A core value of librarianship is open and equal access to the library for all members of our communities. User experience research has taught us that access means more than just letting anyone into our spaces; it requires creating spaces that make people feel like they belong. Unintentionally making some people feel unwelcome with our policies, programs, spaces, and services is very easy.
Another core value is intellectual freedom, and we have a long and proud history of supporting it in the face of censorship. Because we attempt to represent a diversity of perspectives in our collections, displays, and programming, most libraries contain material that some patrons might find offensive.
But what if a perspective repudiates the dignity and worth of a group of our patrons? What if a hate group discusses that perspective in your library’s meeting room? I can usually look to the American Library Association (ALA) Library Bill of Rights and Core Values of Librarianship for guidance, but there are situations in which individual values collide, particularly those around access, social responsibility, diversity, and intellectual freedom. How do we decide what takes precedence?
In July, some librarians were alarmed that the statement interpreting the Library Bill of Rights with regards to meeting rooms had been amended in June to explicitly state that hate groups cannot be excluded. While James LaRue, director of ALA’s Office for Intellectual Freedom (OIF), stated that the amendment reflects the current legal climate libraries face, others felt it suggested that librarians valued the rights of hate groups more than the safety of marginalized community members. After weeks of passionate debate and feedback, Council voted in August to rescind the changes and asked the Intellectual Freedom Committee to develop a new draft.
I recognize that the First Amendment, as interpreted by the courts, does protect hate speech in public forums like libraries. This does not mean that our professional association needs to proclaim that allowing hate groups to speak is in line with our library values. Our profession has protested laws and government actions when they have been at odds with our values, but I haven’t personally seen ALA address issues where our own values are in conflict.
Our values can’t exist in a vacuum—they must work for librarians in the real world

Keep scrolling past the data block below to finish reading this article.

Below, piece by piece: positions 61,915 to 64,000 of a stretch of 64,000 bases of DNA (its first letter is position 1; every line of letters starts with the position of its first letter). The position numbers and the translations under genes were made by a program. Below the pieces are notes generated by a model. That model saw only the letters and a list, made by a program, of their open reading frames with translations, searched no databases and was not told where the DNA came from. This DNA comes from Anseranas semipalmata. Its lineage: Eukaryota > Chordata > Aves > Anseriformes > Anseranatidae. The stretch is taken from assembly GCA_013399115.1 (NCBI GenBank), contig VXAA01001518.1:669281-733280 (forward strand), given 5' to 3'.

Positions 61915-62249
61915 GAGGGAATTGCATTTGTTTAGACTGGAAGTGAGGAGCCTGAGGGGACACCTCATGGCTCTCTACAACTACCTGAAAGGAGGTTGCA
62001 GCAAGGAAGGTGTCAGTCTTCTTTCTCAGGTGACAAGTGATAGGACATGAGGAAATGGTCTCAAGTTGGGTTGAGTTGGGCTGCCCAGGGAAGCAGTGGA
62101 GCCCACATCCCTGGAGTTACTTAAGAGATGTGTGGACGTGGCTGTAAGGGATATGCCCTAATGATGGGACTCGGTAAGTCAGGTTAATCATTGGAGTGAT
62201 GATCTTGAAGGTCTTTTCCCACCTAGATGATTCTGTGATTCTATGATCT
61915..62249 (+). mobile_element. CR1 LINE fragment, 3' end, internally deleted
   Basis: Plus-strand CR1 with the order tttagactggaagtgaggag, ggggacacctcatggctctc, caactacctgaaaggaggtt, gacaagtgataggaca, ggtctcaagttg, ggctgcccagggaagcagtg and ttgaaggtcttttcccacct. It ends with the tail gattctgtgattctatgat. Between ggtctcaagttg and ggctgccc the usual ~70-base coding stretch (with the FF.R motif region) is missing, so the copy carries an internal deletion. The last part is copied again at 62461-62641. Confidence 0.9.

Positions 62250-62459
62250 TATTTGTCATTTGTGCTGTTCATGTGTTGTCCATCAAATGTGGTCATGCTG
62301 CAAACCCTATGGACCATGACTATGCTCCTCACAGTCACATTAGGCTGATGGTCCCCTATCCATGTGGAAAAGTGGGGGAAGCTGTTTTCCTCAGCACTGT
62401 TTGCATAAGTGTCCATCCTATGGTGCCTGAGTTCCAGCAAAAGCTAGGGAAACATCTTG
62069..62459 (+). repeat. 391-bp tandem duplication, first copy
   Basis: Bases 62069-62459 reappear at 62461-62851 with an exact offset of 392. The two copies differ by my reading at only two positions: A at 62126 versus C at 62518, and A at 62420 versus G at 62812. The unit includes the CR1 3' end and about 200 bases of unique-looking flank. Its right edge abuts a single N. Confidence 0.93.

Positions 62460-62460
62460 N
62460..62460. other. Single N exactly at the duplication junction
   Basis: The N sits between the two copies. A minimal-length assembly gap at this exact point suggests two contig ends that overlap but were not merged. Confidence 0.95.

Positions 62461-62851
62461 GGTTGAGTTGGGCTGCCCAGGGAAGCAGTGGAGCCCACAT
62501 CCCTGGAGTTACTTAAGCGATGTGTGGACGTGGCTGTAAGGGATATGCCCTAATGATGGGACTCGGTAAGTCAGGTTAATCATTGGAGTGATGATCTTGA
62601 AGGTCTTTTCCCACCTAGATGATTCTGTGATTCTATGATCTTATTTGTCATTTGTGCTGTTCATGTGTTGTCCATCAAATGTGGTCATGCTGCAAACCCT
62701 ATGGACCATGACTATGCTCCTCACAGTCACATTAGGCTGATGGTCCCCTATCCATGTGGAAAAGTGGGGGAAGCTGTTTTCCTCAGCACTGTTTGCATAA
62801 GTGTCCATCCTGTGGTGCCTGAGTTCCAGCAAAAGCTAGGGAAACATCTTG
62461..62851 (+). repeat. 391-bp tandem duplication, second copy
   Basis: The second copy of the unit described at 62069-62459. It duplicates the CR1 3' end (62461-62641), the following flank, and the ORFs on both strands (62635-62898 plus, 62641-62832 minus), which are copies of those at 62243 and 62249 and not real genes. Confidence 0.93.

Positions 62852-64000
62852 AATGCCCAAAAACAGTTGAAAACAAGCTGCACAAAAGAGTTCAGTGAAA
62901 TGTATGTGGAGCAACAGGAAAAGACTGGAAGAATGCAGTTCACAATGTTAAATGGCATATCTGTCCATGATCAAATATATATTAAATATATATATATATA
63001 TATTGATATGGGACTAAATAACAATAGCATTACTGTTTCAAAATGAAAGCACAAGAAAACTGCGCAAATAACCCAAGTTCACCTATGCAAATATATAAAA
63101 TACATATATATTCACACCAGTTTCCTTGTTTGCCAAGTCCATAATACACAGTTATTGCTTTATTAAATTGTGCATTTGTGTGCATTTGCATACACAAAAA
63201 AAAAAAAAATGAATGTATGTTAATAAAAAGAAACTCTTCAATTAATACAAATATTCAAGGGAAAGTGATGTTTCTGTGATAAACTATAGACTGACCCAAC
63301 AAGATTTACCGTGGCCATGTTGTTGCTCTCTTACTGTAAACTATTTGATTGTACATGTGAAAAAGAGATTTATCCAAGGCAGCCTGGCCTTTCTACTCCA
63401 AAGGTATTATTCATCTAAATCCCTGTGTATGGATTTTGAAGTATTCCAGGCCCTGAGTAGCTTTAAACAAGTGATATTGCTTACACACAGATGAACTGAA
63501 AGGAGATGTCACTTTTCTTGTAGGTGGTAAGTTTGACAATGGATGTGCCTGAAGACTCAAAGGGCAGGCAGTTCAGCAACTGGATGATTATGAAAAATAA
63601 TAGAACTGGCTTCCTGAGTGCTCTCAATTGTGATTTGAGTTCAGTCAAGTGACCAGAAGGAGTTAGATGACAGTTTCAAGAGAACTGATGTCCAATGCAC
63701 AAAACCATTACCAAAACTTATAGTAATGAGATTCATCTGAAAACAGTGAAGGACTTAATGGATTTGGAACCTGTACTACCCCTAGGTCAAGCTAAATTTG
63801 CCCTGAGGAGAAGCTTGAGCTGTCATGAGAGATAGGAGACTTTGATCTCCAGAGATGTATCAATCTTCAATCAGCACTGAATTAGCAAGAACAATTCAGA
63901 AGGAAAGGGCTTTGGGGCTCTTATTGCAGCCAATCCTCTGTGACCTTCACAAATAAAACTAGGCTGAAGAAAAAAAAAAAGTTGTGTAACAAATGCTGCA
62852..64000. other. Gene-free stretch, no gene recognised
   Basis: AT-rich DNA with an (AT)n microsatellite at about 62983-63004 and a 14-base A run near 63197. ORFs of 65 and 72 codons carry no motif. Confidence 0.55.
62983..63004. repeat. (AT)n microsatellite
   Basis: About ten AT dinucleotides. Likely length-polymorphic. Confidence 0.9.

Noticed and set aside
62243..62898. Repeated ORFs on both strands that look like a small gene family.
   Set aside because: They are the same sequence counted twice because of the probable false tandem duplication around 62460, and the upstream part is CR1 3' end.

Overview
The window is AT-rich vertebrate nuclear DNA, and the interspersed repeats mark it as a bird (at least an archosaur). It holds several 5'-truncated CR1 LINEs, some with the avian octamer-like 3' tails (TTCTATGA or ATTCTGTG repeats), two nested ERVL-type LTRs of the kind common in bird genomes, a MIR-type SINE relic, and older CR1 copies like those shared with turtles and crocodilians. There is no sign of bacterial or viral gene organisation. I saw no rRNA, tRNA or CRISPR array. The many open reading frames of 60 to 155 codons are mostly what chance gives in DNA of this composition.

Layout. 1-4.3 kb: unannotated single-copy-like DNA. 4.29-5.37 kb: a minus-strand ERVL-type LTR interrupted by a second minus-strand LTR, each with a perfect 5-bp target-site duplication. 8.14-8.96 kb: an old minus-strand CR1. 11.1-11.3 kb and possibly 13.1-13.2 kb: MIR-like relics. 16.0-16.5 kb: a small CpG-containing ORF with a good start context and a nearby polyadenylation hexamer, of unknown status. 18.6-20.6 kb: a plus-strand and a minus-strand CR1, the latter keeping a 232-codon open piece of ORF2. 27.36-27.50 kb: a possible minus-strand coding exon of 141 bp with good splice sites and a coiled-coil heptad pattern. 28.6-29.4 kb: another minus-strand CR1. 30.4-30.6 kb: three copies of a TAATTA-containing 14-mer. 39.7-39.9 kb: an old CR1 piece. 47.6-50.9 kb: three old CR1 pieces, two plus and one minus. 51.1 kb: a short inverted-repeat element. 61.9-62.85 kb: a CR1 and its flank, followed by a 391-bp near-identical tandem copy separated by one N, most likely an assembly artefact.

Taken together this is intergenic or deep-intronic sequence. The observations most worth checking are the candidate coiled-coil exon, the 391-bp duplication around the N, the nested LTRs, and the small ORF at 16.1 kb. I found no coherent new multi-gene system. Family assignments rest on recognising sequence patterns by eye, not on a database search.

There’s also the issue of protecting libraries faced with hate, and ALA could play a valuable role there. Some libraries, such as Champaign (Ill.) Public Library, have content-neutral meeting room policies; ALA could offer more guidance on how to develop a policy that might help libraries deny meeting requests that could endanger patrons. It could offer guidance on how to communicate with and support community members who have been affected by hate groups. ALA’s Libraries Respond website is a start.
Our values can’t exist in a vacuum—they must work for librarians in the real world, where they often clash and must be reconciled. OIF must continue to engage with issues around diversity, equity, and social justice and consider those ideals when developing policy statements, just as units focused on diversity and social responsibility must consider intellectual freedom. For communities targeted by hate groups, these discussions are not academic but existential, and we must acknowledge how privilege may sometimes blind us to that in a profession that is 86% white.
As I mentioned in my January/February 2017 column, “Never Neutral,” neutrality replicates existing oppression. Being true to our professional core values around access, diversity, and social responsibility requires finding ways to make historically marginalized members of our communities feel that they belong in our libraries and are reflected in our collections, staffing, and services. Welcoming hate groups conflicts with that, and it’s something that we, as a profession, need to address holistically.